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Refugees in The Economy: Boon or Bane?

Refugees in The Economy: Boon or Bane?

Written by: Evangeline Zhang Jielin

Some of us are privileged to stay in our home countries without any fear while others may be forced to leave their countries to escape war or violence. These individuals are also known as refugees. The refugee crisis has caught the attention of many around the world ever since the Syrian Civil War in 2015. It has tested the humanity of the international community and its portrayal by media outlets. Refugees are often mixed up with illegal immigrants, however, they are not the same. Refugees are driven by circumstances beyond their control such as war, persecution or natural disaster to escape to another country (Kelsey, 2019). On the other hand, illegal immigrants are people who migrate to another country in violation of the immigration laws of that country (Illegal Immigration, 2020). With the reported estimation of 25.9 million refugees in the world today (United Nations, 2019), this article explores the potential burdens and opportunities of refugees in the economy.

Burden Overpopulation

Many countries that host refugees are tackling a similar problem – overpopulation. Refugees enter the host countries in large numbers and they may become a substantial proportion of the local, if not national population (United Nations, 1997). For example, in Malawi, a refugee influx which began in 1986, had led, by 1993, to 1,000,000 Mozambican refugees in the country, some 10% of the national population (United Nations, 1997). Due to the large concentrations of refugees entering the country in one go, they compete with the local population for scarce resources such as land, housing and medical services. According to “An Essay on the Principle of Population” (Malthus, 1798), Thomas Malthus famously argued that population growth would depress living standards (Fox and Dyson, 2017). Not only does overpopulation put a strain on local administration, but it also becomes an impediment to the development of the country.

Increase in Unemployment

With the influx of refugees into the economy, deep concerns have arisen within the community. One of the most common concerns heard would be unemployment. In countries where employment is already competitive, more refugees entering the country would only further strain the labour market. According to Robert Chambers (Chambers, 1986), refugees are likely to reduce the employment of locals by driving down wages and thus putting locals out of a source of income (Fakih and Ibrahim, 2016). A rise in unemployment occurs when the demand for jobs outweighs the supply for jobs as there will be lesser job vacancies to support a large number of people. Considering how employment can be easily affected by economic factors, with more refugees entering the country, it is natural for people to be worried about competition for jobs in the labour market.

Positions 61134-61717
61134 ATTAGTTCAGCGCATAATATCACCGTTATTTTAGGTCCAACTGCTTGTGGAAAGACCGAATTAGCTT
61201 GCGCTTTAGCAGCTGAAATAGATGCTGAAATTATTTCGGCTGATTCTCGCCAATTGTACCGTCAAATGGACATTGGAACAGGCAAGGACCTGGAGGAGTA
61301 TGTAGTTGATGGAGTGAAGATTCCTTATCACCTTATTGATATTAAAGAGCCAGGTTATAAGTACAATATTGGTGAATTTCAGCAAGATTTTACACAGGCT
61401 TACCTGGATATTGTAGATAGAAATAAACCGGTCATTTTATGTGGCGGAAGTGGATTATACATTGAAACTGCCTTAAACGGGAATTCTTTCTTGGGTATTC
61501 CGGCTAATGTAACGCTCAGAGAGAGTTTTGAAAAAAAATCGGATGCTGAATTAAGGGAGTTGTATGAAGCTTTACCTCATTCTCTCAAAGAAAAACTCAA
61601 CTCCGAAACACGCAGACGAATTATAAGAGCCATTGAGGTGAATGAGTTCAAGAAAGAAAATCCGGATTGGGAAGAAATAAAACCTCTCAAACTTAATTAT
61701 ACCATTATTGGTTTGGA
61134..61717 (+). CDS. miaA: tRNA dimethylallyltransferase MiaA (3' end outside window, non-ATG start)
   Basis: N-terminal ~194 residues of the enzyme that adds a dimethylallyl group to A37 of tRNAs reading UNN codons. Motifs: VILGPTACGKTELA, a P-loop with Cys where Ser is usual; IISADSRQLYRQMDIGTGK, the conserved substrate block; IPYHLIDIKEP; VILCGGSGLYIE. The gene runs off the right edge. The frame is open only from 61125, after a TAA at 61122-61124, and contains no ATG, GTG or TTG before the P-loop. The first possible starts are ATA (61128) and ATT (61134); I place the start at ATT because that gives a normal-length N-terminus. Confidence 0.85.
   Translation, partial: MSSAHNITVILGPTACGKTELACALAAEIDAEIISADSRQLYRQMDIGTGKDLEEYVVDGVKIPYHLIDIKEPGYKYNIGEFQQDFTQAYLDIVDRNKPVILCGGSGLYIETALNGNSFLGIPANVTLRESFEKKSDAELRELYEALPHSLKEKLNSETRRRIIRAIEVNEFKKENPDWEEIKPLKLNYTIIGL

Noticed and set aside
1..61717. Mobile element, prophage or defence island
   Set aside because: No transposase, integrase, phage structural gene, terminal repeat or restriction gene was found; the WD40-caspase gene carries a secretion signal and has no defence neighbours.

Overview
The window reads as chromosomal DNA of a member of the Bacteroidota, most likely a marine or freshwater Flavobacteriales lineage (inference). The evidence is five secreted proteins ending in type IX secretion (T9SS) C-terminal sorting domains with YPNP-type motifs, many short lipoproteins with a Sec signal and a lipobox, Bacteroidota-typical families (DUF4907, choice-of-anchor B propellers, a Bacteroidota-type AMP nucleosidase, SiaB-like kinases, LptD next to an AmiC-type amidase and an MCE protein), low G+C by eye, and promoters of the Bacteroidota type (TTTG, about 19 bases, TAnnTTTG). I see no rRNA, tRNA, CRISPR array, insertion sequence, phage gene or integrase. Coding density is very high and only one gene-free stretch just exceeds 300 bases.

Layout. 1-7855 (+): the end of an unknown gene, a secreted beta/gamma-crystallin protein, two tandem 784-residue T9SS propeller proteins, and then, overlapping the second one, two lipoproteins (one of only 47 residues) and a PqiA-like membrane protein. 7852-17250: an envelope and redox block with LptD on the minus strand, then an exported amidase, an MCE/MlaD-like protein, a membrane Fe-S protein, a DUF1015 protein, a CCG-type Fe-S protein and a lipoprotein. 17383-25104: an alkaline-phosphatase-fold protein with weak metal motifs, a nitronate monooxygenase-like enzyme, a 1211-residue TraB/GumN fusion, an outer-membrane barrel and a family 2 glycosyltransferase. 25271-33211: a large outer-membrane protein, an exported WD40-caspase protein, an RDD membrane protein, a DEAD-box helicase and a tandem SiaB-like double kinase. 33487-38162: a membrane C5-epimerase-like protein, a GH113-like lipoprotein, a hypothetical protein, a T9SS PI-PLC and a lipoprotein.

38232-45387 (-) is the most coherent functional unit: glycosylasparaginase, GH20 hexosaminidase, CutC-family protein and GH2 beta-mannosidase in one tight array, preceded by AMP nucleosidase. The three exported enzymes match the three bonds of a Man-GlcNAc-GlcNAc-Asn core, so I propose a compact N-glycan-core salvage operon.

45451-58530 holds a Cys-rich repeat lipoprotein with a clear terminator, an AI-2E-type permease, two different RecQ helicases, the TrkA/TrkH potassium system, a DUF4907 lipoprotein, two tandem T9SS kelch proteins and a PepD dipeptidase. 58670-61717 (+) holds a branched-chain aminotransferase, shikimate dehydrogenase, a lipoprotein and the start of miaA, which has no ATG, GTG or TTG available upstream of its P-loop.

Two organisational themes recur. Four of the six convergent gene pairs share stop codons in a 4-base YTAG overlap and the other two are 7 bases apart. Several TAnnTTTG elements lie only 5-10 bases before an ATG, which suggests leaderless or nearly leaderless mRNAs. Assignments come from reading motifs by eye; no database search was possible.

Contribute to Host Country

Refugees can bring skills and knowledge that may be beneficial to the host country. Contrary to fears that they steal jobs, refugees and the locals tend to have a different set of skills and compete for different types of jobs. Refugees mostly took jobs that natives could not do or did not want to do such as factory workers, farmers or caregivers. For example, a Syrian family moved to Lebanon as refugees and are now working as rose farmers. They use the delicate petals to make their own sticky-sweet rose syrups, jams and fragrant rose water, which they sell locally. They also supply dried flowers in bulk to local factories that produce rose tea (Cherri, 2019). Utilising the knowledge, skills and training that refugees bring with them can help fill gaps in the labour market (Beste, 2015).

Boost Rate of Entrepreneurship

Refugees engage in entrepreneurship at much higher rates than the locals. Some refugees start a business out of necessity, while others spot opportunities that locals have missed (Legrain, 2019). Being forced to leave their homes, refugees are determined to rebuild their lives. They reflect determination, resilience and strength, which are all key attributes of entrepreneurship. For example, Muna Abdi who fled civil war as a teenager in Somaliland in 1989, arrived in Britain with her mother and younger brother. Today, she co-owns a thriving home care agency in Bristol, which employs 70 mostly full-time staff (Beard, 2019). Not only do refugees create employment opportunities for themselves, but also for the locals in the host country. In addition, refugee entrepreneurs are able to build connections and give back to the society that has welcomed them. One such example would be Al Rjula who spent two years in a refugee camp in the Netherlands. His startup, Tykn uses blockchain to give stateless people a form of virtual identity. Now, Tykn is working with a major humanitarian organization to create a technology that helps them provide stateless people a way to financial inclusion (Primo, 2019). This shows that entrepreneurs can bring about social change and create new business for the economy.


People usually have negative perceptions of refugees, but in fact, refugees make many contributions to their host country and the local economy. Although the intake of refugees can cause detrimental short-term effects on the economy of the host country, it impacts the economy positively in the long run. Weighing both the burdens and opportunities refugees bring, we should be strategic in our views on this issue. Hopefully, people may have a change of heart, from viewing refugees as a financial and social burden, to seeing them as a source of vitality, spurring economic growth and job creation (Gillett and Kelterborn, 2019). With more understanding on the refugees issue, we can expect more integration and acceptance of refugees in future.


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